Thursday, 20 December 2012

Every tree is known by its fruit

There are many trees of the same family and class, often with the same, but produces slightly different fruits.
Some trees, though different, share the same name and appearance, produce good and bitter fruits. Good apple and crab apple are good examples. There are good grapes and wild grapes also.

The jack fruit tree (seen very commonly in my countryside (Kerala, India) has two variants. The same name, the outer covering of the fruit looks same for a casual look. The older generation used to identify the two variants by the shape of its leaves and the outer covering of the big fruit. The younger generation from my own, has lost the wit. The real fruit is inside this hard thorny cover. The fruits inside are different. Two variants are available different in taste and substance. The inside fruit also has same look with little difference to identify the variance. One variant is more sweet and hard, but the other variant is has some characteristics of jelly. Both are edible, fine and tasty. The first is preferred by most of the people in my land. The second one though liked by some and is of course edible, cause intestinal problems to the majority of people. 

jack fruit

jack fruit cut in the middle

jack fruit - fruits inside the thick thorny covering

jack fruit - fruits inside the thick thorny covering
The two variants of jack fruit tree look same with no clear difference. We have to wait till it bear fruit to declare whether the tree is the first preferred variant or the second one. If the tree bears the second variant jelly like fruit, there is every chance to cut it down for the use as firewood. Why waste place?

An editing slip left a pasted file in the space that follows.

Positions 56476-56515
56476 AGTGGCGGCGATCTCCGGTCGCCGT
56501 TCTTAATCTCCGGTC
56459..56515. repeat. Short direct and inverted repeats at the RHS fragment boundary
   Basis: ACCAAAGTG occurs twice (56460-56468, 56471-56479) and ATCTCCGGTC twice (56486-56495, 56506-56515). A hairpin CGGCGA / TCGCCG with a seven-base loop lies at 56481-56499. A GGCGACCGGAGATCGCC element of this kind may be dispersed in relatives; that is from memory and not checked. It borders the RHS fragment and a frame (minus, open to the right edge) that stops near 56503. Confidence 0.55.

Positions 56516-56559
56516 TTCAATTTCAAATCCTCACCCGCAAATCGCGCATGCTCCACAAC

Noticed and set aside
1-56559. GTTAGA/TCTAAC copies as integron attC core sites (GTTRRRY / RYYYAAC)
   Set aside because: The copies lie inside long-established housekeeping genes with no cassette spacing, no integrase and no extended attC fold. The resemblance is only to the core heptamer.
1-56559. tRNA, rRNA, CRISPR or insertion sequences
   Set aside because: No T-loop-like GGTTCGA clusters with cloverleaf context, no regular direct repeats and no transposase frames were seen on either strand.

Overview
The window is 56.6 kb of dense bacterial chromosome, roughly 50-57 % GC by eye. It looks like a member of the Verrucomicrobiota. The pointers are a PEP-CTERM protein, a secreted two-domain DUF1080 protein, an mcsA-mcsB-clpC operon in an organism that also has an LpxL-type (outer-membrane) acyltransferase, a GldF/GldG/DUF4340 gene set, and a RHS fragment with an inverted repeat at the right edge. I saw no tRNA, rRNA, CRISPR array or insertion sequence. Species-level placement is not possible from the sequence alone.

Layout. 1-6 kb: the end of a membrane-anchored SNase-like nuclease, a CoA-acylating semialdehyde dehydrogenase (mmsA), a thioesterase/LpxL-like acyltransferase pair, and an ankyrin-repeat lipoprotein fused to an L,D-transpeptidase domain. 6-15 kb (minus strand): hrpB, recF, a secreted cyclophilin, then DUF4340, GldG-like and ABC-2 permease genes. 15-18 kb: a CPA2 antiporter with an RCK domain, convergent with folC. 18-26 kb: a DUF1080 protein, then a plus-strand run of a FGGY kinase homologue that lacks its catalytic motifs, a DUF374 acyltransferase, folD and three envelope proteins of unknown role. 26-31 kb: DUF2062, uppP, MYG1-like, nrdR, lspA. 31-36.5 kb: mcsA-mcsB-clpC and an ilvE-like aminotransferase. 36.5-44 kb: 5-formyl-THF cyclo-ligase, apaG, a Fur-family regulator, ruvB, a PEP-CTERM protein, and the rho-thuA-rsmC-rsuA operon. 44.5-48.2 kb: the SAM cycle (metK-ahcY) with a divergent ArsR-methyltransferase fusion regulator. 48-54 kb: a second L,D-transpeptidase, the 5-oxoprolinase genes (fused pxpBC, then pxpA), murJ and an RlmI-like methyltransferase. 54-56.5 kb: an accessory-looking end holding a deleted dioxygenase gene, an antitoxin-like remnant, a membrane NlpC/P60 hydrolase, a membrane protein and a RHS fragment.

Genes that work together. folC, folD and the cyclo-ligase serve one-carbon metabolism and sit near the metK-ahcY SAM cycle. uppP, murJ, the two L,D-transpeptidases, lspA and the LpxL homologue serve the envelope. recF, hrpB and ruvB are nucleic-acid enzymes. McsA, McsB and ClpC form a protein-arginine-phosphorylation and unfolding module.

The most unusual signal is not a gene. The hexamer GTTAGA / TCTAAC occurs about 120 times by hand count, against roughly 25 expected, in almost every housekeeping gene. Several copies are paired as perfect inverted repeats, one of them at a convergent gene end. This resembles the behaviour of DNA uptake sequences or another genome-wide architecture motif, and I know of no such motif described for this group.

Once Jesus said: "Either grant the tree to be wholesome and its fruit wholesome, or the tree poisonous and its fruit poisonous; for the tree is known by its fruit.” (Matthew 12:33)

Ever tree is known by the fruit, is a universal truth.
No tree can be judged good or bad by its trunk and leaves.
We have to wait till the tree bear fruit to declare a final verdict.
Some trees look good as a small plant, and it grows to a tree with beautiful green leaves.
Thick leaves and crowded branches make it grandeur to look at.
But none can say, for definite, that the tree will bear the good variant of fruit or the bad variant.
We have to wait till it bears fruit.
The tree bearing good fruit may be sustained, and the tree bearing wild fruit may be destroyed soon.

A sound judgment of a tree is always based on the fruit.
The final judgment to reckon with always come by the fruit.
A promising bud cannot assure good fruit.
No tree with bad fruits can be sustained because the bud, leaves and the branches look good.
The fruit is the matter, it is the difference.

The same principle may be applied to all spheres of life.
It is applicable to, culture, religion, social practices, traditional values, conventions, business, political systems, educational systems, life philosophy, science, celebrations and all and all.

If the fruit of a culture is bad, let us declare it ‘wild’ and eliminate it.
There are a lot of different cultures existing in this world now. – The western, the eastern, the middle east etc. to name some in a broader sense.
There were wonderful cultures that existed in BC and the early AD.
Judge them by the fruit.

What conclusion do you make after applying the principle of ‘judging the tree by its fruit’ to political systems, religion, culture, business firms etc.

I do not wish to pronounce a judgment.
I am free thinker and wish the same for all my readers.
So come to your own conclusions.

May conclude with a piece of advice without you asking for it?

If the tree has proven to bear wild and bitter fruits during the past years, why should we plant it our land? Why should we sustain it in our land?
If the tree has proven to bear good fruits, why should we wait to plant it in our blessed land? Let us spread the good news about it and make a call to sustain it.
If the fruit is good, let the tree sustain.
If the fruit is wild and bitter, let us eliminate it.

Prof. Jacob Abraham

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